What is the Cannes film festival and why does it matter?
For decades, many have tuned in to watch stars walk the red carpet in the French Rivera in May for the biggest film festival. Cannes brings glitzy, glam, networking, and screenings to one place.
But most people, don’t know what Cannes is and why the festival is important.
How do you pronounce “Cannes”?
Most people make the mistake of pronouncing it as “cahn” or “cahns.”
But it’s more or less like “can.”
With many French words, the trailing s is not pronounced. So, it’s not “cans” or “cahns”. It’s just like a can of beans.
How does the festival work?
A few dozen films are selected to show during the festival. More than often, from prestigious directors whose work has previously played at the Festival.
Twenty films premiere “in competition” to win the top Cannes prize; the Palme d’Or (“golden palm”). This is the highest prize awarded at Cannes and is widely considered to be one of the most prestigious awards in the film industry.
Previous winners have included films such as Sex, Lies and Videotape; Pulp Ficition; and Apocalypse Now.
The festivals official programme is divided into several sections:
- In competition: the twenty films competing for the Palme d’Or. Among this year’s competing films are Spike Lee’s BlacKkKlansman and Jean-Luc Godard’s Le Livre d’Image.
- Un Certain Regard – Twenty films selected from cultures near and far, with an “original aim and aesthetic.” It is likely these films have limited theatrical distribution and are seeking international organisation.
- Out of Competition: films that are not competing for the main prize but re projected in the Théâtre Lumière. The film committee just wants to recognise these films. Terry Gilliam’s long-awaited The Man Who Killed Don Quixote is due to premiere out of competition.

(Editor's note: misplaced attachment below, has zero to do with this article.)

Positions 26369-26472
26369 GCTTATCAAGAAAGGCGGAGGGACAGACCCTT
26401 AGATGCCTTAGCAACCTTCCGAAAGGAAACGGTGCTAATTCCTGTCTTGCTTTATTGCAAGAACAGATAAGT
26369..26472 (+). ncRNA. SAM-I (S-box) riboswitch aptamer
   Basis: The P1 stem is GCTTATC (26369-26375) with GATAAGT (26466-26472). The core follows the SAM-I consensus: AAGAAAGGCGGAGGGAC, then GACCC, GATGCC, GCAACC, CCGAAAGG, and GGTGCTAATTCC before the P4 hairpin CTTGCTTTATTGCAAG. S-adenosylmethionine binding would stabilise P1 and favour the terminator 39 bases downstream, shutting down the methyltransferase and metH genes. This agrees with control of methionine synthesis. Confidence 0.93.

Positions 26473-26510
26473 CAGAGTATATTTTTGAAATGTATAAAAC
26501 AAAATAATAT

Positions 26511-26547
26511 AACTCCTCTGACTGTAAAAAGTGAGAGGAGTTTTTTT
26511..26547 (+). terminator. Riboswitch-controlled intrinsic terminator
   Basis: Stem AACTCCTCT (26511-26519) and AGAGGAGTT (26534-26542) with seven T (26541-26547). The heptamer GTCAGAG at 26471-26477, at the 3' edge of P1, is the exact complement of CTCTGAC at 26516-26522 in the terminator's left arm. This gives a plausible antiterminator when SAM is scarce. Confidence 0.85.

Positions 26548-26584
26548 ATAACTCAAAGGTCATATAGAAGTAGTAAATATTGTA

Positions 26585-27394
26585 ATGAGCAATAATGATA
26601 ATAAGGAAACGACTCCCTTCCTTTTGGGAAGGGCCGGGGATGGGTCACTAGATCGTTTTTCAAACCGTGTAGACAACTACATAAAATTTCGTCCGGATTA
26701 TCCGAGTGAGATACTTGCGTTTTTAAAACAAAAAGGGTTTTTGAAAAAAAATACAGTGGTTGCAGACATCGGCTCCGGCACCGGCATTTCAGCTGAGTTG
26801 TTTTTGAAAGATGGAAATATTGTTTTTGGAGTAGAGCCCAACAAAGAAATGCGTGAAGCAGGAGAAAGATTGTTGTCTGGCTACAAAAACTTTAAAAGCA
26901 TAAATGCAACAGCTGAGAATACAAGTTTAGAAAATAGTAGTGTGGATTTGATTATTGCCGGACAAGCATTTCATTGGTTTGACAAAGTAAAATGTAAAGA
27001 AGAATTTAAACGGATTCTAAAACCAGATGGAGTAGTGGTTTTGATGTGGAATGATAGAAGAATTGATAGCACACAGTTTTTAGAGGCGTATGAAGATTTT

- Cinéfondation: fifteen short and medium-length films from students currently enrolled in film school.
- There are Midnight Screening, Special Screenings, Tributes and other events, playing films during the festival.
Why is Cannes so important?
The festival is considered the most prestigious in the world, mainly because of its exclusivity. The festival also has a long history of premiering some of the greatest films of all time and has even launched the careers of many prominent filmmakers.
It has propelled the success of many films during award season and months later; The Artist is just one of many that show that.
Beyond the recognition, Cannes affects which films make it in front of audiences. Some of the most influential people in the film industry attend, from distributors to financiers and publicists. Filmmakers can network with the hope to find funding and distributors for their films.
Who gets to go to Cannes?
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Cannes is an industry-only festival. Credentials are given to directors, producers, actors, publicists, distributors and journalists, who have applied for a badge. Attendees have to flash their badge to get into all screenings and events.
The festival also plays a selection of films for the public on the beach, every night at 9 o’clock.
Cannes has and will retain its position at the top of the festival hierarchy for years to come.